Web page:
• A Court of Thorns and Roses: To further contrast Tamlin, Rhys is very smooth-talking.
  • Isaac Asimov and Janet Asimov's The Norby Chronicles: Fargo Wells is Jeff's much more handsome and much older brother. He's not as disciplined and tends to flirt/harass women, although he tries to rein it in now that he's gotten engaged to Albany Jones (the cop who wrote down his address while arresting him). It's almost inadvertent how he charms even non-human women, proving he's still as charming as ever.
  • Discworld:
  • Molly Carpenter in The Dresden Files. Used her skills to remove her bra without taking off her shirt and a few ice cubes to score a lead. And a date. Molly was excited about the latter, while Harry was happier with the former.
  • In Firebird (Lackey), Ilya has a way with the ladies and is willing to be patient to get what he wants. According to the bannik, the spirit of the bathhouse, women are prone to talk when men aren't around and they all speak highly of Ilya, even after they've moved to higher stations (and, hence, into his older brother's or father's beds). In fact, one of the reasons his brothers want him dead is because he's so well liked by women.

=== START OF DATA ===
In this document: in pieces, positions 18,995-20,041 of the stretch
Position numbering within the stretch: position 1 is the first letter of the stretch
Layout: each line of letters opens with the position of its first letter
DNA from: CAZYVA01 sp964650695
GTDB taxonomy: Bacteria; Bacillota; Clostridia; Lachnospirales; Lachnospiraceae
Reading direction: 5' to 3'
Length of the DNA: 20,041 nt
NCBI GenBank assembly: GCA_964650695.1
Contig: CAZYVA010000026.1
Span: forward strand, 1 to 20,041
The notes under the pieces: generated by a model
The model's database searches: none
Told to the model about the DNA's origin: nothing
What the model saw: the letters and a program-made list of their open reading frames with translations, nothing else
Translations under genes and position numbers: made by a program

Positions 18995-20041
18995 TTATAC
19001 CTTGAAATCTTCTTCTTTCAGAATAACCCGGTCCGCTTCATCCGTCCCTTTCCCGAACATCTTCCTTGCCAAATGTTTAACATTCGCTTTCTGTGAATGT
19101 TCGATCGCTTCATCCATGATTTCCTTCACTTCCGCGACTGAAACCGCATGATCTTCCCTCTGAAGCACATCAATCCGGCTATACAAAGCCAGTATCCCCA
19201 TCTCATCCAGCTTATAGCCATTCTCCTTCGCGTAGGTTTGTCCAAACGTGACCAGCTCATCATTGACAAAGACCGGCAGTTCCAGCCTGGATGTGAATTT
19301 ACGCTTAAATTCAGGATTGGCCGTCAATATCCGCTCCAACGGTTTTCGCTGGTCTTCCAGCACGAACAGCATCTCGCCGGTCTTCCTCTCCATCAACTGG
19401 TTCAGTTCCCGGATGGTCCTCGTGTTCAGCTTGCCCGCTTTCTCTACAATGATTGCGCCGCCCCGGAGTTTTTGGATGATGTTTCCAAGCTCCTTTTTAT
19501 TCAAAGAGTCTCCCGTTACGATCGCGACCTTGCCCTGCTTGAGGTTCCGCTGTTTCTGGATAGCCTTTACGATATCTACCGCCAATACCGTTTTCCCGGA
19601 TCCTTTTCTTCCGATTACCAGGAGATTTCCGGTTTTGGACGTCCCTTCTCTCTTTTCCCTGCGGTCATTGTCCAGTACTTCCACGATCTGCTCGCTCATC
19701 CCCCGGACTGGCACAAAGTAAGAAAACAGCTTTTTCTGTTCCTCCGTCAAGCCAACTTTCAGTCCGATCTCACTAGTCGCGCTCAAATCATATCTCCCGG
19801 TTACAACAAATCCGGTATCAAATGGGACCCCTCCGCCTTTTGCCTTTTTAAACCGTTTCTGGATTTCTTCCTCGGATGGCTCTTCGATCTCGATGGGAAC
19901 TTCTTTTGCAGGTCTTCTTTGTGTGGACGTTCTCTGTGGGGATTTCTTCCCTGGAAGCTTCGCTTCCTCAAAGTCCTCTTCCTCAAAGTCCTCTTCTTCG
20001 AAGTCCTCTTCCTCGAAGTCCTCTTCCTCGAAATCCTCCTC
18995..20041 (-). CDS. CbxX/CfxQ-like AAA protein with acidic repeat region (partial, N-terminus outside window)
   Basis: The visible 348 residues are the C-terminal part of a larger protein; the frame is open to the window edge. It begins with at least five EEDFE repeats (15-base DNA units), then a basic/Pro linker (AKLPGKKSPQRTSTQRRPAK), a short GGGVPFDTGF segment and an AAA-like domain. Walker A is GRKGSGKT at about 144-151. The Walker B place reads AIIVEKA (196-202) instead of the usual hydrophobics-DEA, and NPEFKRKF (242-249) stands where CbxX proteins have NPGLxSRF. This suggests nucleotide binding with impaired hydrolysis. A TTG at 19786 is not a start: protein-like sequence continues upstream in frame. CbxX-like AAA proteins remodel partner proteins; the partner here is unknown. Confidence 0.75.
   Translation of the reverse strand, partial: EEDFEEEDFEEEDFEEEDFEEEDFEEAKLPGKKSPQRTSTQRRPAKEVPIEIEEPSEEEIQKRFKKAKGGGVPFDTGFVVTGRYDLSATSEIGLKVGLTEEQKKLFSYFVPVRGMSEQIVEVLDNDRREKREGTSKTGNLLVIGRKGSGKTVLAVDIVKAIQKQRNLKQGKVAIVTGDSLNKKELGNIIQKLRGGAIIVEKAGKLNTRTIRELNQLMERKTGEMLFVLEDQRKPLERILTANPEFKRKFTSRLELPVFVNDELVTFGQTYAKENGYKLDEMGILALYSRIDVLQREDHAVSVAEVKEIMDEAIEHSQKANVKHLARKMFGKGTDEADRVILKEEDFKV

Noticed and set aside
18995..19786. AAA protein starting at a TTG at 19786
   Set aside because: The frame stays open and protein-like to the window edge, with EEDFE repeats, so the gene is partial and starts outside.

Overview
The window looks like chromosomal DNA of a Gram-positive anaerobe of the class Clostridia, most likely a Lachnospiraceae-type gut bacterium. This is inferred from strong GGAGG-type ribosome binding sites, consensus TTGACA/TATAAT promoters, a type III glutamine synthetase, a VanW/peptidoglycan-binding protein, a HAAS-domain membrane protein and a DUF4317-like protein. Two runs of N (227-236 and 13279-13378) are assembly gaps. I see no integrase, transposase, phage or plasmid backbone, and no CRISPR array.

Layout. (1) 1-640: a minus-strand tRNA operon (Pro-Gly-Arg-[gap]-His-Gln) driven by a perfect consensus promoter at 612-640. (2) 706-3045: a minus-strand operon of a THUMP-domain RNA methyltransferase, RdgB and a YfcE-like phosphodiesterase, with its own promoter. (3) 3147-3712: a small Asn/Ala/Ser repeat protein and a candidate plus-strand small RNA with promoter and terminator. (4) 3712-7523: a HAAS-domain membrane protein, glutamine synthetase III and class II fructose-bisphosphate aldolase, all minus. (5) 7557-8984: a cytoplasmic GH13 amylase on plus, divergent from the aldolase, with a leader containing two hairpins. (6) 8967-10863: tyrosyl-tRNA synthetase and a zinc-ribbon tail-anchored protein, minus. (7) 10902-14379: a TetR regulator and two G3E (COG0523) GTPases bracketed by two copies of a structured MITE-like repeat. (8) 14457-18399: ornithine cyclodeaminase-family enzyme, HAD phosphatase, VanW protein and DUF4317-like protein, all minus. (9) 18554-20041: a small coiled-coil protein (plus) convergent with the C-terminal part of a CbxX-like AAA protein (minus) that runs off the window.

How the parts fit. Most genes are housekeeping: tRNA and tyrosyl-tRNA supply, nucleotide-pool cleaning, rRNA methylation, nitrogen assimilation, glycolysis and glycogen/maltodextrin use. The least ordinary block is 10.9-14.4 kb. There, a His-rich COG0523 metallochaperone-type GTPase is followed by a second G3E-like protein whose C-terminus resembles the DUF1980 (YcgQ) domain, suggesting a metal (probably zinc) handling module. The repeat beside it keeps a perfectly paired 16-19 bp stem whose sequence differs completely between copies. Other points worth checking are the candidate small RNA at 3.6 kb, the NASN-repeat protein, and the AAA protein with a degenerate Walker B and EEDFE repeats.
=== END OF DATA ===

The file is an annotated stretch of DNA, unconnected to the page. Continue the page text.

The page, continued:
• Peeta shows signs of this in The Hunger Games although it's less about him being able to make women want him sexually, and more about him being able to make all of Panem root for him (and, making them root for Katniss). He lacks the Fire to be a revolutionary, but has the best acting skills out of any of the Tributes. His love is the exact opposite. Although if you believe Johanna Mason in the second film, the whole world wants to sleep with him.
  • Spinnock Durav from The Kharkanas Trilogy seems fairly aware of his charisma, but hardly uses it for malicious means. It means, however, that he doesn't shy away from challenges, like his shameless flirting with his allegedly lesbian Captain Finarra Stone demonstrates. It works, too.
  • Fulbert from Malevil. He uses his charm and his Bad Habits to become the religious leader of a village after World War III. He convinces everyone that he can be trusted with the food, supplies, and weapons and then rules with an iron fist.
  • Hoskins, in The Moving Toyshop by Edmund Crispin, can charm any woman by offering her chocolates and telling her not to be alarmed.